Growing up as a child of the 1960's something scared me more than the boogey man...more than a werewolf, Frankenstein, Count Dracula and invading aliens from outer space all rolled into one huge, very real threat.  The Cold War between United States and Russia had escalated to a fever pitch. I remember having air raid drills during school hours in case of a nuclear attack.  Since Bangor was home to Dow Air Force base we, Bangor residents were very aware that our small city would be just one of the many ground zero targets. Even as a small child I knew that there was no bomb shelter secure enough that could save me and those people I loved. What I saw in the faces of the adults around me was that we really were on the eve of destruction and our fate rested in the hands of our elected leaders. The whole world held its breath while the nuclear scenario played itself out.



Tuesday, March 4, 2014

A Cry For Help

Each summer during my mother's vacation from work my family would go stay at my Aunt Leah's camp on Eddington Pond (what's the difference between a lake and a pond anyway? depth? size?) or at some other family member's camp. As I got older, my brothers stopped going to camp and opted to stay home so they could have legendary parties. While the cat's away the mice will play! The highlight of my days at camp as I got older were the boys who had a camp next door. As with any 13 almost 14 year old girl, I immediately developed a crush on one of the boys and I immediately learned how rejection felt. How humiliating it is to feel like the ugly duckling and the odd man out. I hated feeling not good enough. I hated being me.

I've always had self-destructive tendencies as far back as I can remember. Although I've only half-heartedly tried the big "S' a few times, I do wonder now what really was my goal when I downed a whole bottle of aspirin chased by a massive amount of straight whiskey. My mother had brought a whole gallon of Canadian Club whiskey along and now I wonder why she did that. My mother wasn't a drinker. Did she have plans of entertaining after the children were tucked snugly into bed in the loft overlooking the pond? Were my actions a cry for help or was I just looking for the attention I obviously wasn't getting? So many questions in hindsight, but never in foresight!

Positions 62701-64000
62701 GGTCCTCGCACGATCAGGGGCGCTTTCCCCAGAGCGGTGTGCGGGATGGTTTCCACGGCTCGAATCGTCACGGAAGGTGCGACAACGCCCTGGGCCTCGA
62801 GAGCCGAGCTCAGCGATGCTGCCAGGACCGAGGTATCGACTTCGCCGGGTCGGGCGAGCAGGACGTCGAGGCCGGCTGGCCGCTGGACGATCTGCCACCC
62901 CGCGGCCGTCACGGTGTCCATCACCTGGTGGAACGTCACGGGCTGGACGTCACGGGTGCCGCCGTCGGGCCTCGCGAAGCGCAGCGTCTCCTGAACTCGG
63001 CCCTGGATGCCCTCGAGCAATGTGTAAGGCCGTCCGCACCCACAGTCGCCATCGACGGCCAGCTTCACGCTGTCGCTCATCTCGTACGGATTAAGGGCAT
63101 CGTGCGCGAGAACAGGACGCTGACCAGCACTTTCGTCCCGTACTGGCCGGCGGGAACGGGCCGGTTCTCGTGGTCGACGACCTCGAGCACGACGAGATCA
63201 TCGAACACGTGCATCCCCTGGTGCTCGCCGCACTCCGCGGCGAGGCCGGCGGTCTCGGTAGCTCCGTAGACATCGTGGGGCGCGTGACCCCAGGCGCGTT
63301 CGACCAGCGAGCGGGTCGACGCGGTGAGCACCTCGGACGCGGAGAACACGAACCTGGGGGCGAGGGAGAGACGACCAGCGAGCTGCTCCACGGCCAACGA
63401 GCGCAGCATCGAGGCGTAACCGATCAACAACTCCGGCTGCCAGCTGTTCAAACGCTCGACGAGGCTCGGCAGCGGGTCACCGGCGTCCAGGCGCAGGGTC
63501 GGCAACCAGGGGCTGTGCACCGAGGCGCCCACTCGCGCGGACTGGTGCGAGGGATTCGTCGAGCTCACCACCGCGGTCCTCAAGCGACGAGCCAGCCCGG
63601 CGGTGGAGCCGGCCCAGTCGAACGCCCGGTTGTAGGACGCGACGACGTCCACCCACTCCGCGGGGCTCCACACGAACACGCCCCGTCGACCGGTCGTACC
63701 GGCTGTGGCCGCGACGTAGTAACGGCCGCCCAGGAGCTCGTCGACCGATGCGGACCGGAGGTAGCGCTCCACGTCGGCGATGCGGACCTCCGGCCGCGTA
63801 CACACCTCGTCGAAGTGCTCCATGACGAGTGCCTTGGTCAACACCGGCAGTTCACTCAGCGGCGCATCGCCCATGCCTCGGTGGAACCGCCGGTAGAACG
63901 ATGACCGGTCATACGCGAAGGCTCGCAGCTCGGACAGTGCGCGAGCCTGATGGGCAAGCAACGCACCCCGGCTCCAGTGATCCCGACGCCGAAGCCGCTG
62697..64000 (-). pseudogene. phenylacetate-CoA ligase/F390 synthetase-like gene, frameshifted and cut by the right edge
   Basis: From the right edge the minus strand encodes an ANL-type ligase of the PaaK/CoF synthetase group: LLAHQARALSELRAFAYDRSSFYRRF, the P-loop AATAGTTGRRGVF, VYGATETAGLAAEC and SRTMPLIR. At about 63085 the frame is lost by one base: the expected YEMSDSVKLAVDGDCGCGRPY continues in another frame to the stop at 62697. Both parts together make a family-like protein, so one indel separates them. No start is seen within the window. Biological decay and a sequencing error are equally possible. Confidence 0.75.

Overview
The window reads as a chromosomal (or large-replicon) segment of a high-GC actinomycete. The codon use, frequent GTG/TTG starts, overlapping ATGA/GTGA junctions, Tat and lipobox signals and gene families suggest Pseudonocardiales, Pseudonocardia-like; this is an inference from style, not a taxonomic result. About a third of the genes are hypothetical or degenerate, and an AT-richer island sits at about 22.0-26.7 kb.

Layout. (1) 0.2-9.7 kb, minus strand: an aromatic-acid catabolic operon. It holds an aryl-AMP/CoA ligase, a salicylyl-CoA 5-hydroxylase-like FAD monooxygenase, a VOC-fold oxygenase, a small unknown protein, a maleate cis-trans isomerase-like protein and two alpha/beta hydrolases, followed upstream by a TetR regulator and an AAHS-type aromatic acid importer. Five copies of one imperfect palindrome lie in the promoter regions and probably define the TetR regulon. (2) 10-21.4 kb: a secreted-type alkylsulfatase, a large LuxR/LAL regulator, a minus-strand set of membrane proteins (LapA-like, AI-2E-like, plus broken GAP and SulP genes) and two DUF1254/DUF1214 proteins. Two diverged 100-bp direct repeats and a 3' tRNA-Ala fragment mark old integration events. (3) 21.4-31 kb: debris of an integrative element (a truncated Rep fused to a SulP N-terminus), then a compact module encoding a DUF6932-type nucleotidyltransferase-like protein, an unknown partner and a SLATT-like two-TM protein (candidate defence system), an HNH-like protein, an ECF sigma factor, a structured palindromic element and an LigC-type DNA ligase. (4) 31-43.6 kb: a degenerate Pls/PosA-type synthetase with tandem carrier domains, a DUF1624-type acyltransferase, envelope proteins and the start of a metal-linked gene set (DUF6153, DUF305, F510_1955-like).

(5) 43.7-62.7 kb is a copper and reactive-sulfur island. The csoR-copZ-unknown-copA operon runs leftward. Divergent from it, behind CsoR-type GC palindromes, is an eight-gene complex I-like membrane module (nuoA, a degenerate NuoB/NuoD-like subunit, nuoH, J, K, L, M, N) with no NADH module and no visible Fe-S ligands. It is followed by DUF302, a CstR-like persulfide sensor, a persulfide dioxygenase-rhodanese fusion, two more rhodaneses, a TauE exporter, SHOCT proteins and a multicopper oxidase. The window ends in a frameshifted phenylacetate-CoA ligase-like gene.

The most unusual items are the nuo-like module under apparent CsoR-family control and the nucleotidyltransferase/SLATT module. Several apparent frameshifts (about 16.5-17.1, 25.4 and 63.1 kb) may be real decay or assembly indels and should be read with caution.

After going on a very animated teenage tirade that probably resembled the Tasmanian Devil going after Bugs Bunny and ingesting the only things available to me at the time, I remember continually vomiting until all I could do is dry heave and heave and heave. At that point the desire to die was more than just a fleeting impulse. I felt so bad, dying would have been a welcome relief. The next morning when asked about my "illness", I passed off what was wrong with me as being some type of intestinal ailment when in reality I probably should have been in the hospital. It always amazed me how strong my mother's sense of denial was. She was a nurse and never "saw" all the classic signs I exhibited of a teenager in crisis. All my stunts went unnoticed until I eventually overdosed on barbiturates at school a couple years later and was rushed to the ER. Since she worked at that hospital, it was out of the question for me to try to cover up that one. Oops! I got too high and forgot how many I had taken! Actually that was the truth. I ate pills like candy. If 3 were good, 6 were spectacular. Who knew how many drugs I had in my system at any given time? Like an alcoholic, one could never be too high unless unconscious or comatose. Oh, what a wonderful genepool from which I come!

My ears rang for the better part of a week and I felt like I had a severe case of the flu. I hurt all over and I couldn't keep anything in my stomach for several days. A friend who was with me during my dark period and who accompanied me to camp that summer, fretted over me and when I look back, I wonder how close she came to ratting me out. That must have been hard for her to watch me be in so much pain and self-destruct. (I'm sorry, Margie!) Now, I look back and wonder where my mother was during all this and why she had left my friend and I unattended that evening. The unattended theme carried through the next summer as well when I did have a boyfriend and that boyfriend was allowed to come stay at camp with me. Oh what a summer that was! Skinny-dipping, frolicking in the summer sun and lazy nights and early mornings spent listening to the loons while wrapped in each other's arms. For awhile, I got the attention I needed and wanted and then poof! It was gone and so was I. And to this day just the smell of whiskey makes me nauseous.

Monday, March 3, 2014

Musical Monday #1